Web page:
Cultural stress is a facet of individual well-being that is basic but important to the experience of relating to others in the society and is probable to be correlated with the well-being of learners in a number of areas. According to a study carried out by Bradley as cited in (Walton, 2005), the relationships between cultural stress and measures of mental health (anxiety, stress, and depression) and learning of social lifestyle balance puts forward that there is a group of depressing psychosocial repercussions for international students which may acutely hamper their adaptation to the society of Australian universities and to their capacity to execute optimally in a university setting.
A typical problem faced by students in Australian universities is adjusting to a new environment and culture. most research concurs on three adjustment stages. The first stage being the honeymoon stage in which individuals are excited by the novel experience. The second stage, the crisis stage is when the...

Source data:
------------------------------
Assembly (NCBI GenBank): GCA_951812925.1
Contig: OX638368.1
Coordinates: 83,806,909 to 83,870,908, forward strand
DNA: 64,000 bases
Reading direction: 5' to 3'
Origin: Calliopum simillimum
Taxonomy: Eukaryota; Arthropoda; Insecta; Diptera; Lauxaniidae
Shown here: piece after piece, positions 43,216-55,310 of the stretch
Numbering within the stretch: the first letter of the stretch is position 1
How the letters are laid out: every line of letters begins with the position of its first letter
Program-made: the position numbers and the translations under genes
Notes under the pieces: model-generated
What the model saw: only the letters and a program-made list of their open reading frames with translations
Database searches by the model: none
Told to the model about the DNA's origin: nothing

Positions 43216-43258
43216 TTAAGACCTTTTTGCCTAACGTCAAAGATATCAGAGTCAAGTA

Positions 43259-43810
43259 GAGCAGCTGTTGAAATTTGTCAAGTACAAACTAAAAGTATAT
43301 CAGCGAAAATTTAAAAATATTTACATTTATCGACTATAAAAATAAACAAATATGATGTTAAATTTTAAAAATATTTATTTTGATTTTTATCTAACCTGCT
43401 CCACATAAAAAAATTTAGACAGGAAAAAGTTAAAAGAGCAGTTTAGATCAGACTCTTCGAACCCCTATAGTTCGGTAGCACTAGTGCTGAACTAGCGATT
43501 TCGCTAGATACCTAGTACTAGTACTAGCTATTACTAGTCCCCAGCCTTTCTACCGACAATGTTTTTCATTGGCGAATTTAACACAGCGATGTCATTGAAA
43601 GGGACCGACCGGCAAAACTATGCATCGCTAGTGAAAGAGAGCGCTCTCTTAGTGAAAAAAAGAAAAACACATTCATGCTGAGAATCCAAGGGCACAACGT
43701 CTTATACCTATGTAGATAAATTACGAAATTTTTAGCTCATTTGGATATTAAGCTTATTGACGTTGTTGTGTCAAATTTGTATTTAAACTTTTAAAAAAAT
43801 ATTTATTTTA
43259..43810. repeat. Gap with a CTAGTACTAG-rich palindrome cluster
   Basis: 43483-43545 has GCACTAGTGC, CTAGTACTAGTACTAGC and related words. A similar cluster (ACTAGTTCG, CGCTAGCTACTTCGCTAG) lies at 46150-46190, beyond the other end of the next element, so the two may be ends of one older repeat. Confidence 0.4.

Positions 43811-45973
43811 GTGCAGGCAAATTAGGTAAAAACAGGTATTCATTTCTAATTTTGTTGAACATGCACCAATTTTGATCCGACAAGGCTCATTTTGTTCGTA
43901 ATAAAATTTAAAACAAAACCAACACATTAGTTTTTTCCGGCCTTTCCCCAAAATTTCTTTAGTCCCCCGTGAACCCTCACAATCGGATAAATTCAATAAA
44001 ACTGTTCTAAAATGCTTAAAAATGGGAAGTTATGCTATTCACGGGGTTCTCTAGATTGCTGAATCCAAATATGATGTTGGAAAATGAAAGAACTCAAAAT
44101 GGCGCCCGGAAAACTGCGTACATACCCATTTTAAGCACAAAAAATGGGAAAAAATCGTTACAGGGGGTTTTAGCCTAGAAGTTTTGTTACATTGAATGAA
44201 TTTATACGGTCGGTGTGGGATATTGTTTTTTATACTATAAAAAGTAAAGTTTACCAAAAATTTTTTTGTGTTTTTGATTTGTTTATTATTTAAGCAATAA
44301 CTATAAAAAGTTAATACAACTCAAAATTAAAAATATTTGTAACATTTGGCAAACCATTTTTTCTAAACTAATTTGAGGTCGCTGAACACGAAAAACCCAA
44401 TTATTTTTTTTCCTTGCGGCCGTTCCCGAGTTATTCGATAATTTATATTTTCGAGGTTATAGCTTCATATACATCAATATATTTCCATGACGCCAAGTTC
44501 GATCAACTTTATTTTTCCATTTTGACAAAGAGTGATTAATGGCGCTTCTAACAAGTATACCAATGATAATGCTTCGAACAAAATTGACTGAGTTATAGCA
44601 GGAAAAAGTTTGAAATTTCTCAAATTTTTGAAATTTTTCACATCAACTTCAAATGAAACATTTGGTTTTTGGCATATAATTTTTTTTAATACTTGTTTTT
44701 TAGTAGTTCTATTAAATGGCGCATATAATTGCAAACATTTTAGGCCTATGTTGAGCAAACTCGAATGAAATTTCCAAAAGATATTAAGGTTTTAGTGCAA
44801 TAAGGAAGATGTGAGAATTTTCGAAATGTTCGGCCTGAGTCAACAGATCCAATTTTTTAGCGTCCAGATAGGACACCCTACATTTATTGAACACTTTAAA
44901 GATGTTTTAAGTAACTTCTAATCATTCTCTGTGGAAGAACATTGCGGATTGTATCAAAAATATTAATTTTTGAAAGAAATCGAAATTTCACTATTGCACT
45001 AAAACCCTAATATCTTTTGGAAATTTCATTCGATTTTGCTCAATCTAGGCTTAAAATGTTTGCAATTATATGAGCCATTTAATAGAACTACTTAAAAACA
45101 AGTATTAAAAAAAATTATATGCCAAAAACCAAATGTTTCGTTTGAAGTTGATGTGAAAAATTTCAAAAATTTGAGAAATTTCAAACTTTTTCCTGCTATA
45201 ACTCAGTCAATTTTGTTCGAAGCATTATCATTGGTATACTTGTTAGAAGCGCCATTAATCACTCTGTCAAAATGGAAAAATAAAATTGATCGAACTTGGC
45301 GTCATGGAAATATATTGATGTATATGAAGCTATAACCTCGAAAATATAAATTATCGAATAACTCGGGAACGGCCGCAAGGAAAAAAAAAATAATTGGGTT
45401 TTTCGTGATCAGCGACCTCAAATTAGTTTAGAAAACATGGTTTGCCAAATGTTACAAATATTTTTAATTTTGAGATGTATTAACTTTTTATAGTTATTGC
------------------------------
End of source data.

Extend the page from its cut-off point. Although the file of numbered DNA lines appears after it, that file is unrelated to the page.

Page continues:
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...ore so from conservative sections of the world studying in Australian universities find it hard if not impossible to adapt and continue with their studies. Some aspects like language have a significant impact on students’ performance. For basing on my personal experience, accent is a key issue haunting a considerable number of indigenous Australian tutors and professors such that unless a student is fully accustomed to the Australian language, it may not be possible for him or her to understand certain concepts. It thus remains a primary mandate bestowed upon various universities in Australia to institute policies so as to ensure students comfortably adjust to new cultures.
Berry, D. (2010). Conceptual Approaches to Acculturation. London: Sage Publications.
Khoo, M. (2002). Australian Government Department of Immigration. Canberra: Highway Press.
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